GET THE Highest Quality Image

In addition to tracking down the original source, you should also look for a high resolution photo when you share other’s work. (Because who wants to see a pixelated image of a beautiful space anyway?) A high quality image will not only look lovely, but it will also ensure you’re showing the work at its absolute best when you share it with your audience. 


While this one does not fall into the “what to do when posting others work” category, it does fall into etiquette and should be followed. When it comes to commenting on other people’s content, it’s also important to be considerate and think about all the effort that went into creating that piece of work. Designers spend A LOT of time, energy, resources and money on projects (trust us) and so many factors go into making the design decisions that are represented in a single photo. So while it’s tempting to offer your honest opinion on something you see, first think about the hard work and how your words could be received in a negative way. Keeping your comments positive, while asking questions or inquiring about where a piece came from, is the best policy for giving digital feedback.

Check out this Instagram story by Designer Jenny Komenda for her perspective on how to comment in a constructive way.

MIX IN Original Content

While there are some sites and accounts that only share images created by others, it’s a good idea to mix in your own original content with images you may be re-posting from elsewhere. Not only is it more interesting to see your own personal viewpoint, but it’s also totally original! Anyone can post a pretty image, but combining that image with other content that is unique to you is what makes your perspective special.


Have your own thoughts on sharing other’s work? We’d love to hear what you think in the comments below.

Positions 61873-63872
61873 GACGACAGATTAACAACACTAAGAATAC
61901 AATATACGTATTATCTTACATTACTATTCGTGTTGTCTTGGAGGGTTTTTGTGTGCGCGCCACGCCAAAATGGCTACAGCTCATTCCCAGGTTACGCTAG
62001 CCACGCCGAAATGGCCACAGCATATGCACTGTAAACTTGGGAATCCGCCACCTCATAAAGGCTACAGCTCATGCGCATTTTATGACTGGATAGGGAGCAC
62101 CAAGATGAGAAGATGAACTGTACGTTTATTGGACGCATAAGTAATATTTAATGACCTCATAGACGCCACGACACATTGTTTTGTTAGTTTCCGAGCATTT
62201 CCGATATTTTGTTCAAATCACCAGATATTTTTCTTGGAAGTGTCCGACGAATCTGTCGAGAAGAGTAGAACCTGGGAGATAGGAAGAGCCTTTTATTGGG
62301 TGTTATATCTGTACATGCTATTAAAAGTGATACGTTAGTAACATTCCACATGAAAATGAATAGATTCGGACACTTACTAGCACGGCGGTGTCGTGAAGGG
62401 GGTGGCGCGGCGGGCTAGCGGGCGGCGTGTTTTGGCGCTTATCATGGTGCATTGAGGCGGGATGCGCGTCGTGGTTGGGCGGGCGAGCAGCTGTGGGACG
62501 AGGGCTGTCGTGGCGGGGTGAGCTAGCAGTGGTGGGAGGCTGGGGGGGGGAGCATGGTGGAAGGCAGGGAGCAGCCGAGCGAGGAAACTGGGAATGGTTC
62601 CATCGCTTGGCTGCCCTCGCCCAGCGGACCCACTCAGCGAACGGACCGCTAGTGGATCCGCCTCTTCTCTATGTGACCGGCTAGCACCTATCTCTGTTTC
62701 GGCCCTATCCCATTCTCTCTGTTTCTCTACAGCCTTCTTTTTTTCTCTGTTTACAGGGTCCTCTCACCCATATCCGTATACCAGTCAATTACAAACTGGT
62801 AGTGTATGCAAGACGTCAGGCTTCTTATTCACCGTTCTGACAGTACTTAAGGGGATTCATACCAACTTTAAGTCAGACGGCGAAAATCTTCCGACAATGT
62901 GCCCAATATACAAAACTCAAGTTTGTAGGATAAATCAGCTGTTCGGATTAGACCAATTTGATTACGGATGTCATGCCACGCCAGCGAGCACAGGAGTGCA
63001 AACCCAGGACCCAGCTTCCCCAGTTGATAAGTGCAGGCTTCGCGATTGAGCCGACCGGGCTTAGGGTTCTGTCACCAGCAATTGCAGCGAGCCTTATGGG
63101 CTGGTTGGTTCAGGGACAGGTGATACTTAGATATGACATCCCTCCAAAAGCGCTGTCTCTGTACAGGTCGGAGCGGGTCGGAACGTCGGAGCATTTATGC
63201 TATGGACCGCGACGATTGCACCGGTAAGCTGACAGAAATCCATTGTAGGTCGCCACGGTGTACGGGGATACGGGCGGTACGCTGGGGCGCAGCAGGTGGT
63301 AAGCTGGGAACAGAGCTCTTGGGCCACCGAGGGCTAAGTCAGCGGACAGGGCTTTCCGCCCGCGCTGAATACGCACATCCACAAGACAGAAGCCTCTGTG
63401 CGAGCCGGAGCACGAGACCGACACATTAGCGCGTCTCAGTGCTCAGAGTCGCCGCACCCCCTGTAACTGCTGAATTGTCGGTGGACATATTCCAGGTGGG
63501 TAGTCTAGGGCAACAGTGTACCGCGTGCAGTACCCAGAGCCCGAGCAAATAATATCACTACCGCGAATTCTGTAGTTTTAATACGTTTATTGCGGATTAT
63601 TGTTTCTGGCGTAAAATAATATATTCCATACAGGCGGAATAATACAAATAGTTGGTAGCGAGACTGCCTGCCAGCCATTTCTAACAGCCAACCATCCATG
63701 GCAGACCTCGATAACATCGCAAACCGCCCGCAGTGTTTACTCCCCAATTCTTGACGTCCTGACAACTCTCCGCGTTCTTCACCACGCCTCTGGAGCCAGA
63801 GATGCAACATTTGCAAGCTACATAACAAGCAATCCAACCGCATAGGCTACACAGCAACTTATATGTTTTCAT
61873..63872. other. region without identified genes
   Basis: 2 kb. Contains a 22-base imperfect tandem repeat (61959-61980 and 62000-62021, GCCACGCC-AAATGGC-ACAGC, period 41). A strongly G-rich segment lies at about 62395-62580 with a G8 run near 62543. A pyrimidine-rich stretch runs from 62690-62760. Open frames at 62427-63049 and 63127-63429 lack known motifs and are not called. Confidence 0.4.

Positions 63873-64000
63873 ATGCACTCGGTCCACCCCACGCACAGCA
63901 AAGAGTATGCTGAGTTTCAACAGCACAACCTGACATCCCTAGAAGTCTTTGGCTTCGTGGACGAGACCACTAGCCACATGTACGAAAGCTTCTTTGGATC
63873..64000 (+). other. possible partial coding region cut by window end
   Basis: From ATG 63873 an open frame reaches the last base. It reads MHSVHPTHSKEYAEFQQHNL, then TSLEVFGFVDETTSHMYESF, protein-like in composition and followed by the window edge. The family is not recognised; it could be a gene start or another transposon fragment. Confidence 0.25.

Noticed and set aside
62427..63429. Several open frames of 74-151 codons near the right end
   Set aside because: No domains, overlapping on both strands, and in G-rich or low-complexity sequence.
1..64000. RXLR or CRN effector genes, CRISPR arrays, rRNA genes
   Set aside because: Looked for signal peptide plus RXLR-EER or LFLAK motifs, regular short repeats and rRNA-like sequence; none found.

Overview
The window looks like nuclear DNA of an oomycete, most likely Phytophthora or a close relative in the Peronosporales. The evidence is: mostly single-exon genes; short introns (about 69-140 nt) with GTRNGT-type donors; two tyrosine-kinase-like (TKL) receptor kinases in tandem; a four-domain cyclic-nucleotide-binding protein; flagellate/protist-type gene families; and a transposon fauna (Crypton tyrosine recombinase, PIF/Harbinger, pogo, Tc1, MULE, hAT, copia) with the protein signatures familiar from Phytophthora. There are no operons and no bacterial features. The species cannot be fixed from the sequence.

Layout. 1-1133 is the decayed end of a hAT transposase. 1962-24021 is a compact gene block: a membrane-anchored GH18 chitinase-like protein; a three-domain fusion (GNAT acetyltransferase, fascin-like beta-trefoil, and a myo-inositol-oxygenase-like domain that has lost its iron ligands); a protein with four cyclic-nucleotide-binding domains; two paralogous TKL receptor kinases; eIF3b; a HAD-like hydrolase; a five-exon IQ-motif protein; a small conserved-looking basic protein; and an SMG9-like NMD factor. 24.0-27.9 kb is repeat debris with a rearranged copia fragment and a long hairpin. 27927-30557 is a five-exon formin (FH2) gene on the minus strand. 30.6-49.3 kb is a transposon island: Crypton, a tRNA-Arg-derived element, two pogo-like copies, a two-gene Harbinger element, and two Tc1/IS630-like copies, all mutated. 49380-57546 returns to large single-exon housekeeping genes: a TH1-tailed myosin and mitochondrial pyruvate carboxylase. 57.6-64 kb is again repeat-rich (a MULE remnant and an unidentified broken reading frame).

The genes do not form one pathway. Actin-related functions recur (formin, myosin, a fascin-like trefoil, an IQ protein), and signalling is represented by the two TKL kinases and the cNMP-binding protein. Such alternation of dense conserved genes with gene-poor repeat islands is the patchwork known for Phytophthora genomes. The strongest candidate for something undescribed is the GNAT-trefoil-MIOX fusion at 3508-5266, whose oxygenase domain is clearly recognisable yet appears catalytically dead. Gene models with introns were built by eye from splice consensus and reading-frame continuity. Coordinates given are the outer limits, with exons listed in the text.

1. Hi Bobby!

    I totally agree with all your tips on this! However, in my opinion, if you are a designer yourself and marketing your services using your instagram page, then I believe the majority of the work you post should be your own. Otherwise, you create the illusion (whether intentionally or not) that the work you are posting is your own. When people first come to an insta, they take in the whole visual of the feed to form an impression, and when the majority of the work is reposted, you are benefiting from other’s work. I mean think about it: would you fill your professional website with photos of other people’s work? And while it’s fine to sprinkle in a few inspiration posts from time to time, it’s also important to give credit AT THE BEGINNING of the caption. Most people don’t read all the way to the bottom to see the designer linked at the end. That’s my two cents as a designer myself!


    1. Thanks for your comment Kelsey. You make a very good point about including the credit at the beginning of the caption. -B

  2. Thank you for creating this article. As an newbie content creator, it’s hard to know what the do’s and don’ts are when it comes to sharing others images along with my articles and social media posting. I’m currently just using free and stock images. And I have yet to get any confirmation to share others images when I contact them directly. Totally not their fault by the way! I’m a small fry so I get it.
    My site covers home and garden. I was wondering, do the larger sites simply give credit on non- featured articles vs gaining explicit copyright consent? Is sharing designers and photographers images and giving appropriate credit and redirects really the norm? Thank you.